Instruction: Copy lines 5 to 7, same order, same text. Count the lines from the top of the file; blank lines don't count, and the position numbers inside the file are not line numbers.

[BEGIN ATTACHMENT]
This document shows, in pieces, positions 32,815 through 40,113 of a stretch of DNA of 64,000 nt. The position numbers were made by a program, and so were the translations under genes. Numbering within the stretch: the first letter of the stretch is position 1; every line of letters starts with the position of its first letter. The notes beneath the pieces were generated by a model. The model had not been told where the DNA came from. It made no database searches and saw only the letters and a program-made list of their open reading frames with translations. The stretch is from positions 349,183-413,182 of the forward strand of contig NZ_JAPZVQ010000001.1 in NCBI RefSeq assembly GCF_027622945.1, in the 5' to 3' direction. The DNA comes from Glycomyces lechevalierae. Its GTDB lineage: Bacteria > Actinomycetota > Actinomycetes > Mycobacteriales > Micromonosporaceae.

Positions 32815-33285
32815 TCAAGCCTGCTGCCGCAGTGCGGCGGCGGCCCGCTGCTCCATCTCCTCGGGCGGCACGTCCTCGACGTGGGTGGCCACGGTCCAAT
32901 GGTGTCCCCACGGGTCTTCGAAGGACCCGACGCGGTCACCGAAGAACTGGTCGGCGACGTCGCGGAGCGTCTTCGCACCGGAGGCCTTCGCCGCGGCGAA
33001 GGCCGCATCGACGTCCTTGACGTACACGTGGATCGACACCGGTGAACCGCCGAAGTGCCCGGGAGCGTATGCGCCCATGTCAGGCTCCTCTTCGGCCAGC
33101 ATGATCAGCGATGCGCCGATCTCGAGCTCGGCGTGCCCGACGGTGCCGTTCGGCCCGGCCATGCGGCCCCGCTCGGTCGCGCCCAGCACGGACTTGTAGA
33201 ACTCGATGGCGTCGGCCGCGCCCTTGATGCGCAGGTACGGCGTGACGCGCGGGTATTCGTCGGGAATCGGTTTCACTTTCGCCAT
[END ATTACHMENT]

33001 GGCCGCATCGACGTCCTTGACGTACACGTGGATCGACACCGGTGAACCGCCGAAGTGCCCGGGAGCGTATGCGCCCATGTCAGGCTCCTCTTCGGCCAGC
33101 ATGATCAGCGATGCGCCGATCTCGAGCTCGGCGTGCCCGACGGTGCCGTTCGGCCCGGCCATGCGGCCCCGCTCGGTCGCGCCCAGCACGGACTTGTAGA
33201 ACTCGATGGCGTCGGCCGCGCCCTTGATGCGCAGGTACGGCGTGACGCGCGGGTATTCGTCGGGAATCGGTTTCACTTTCGCCAT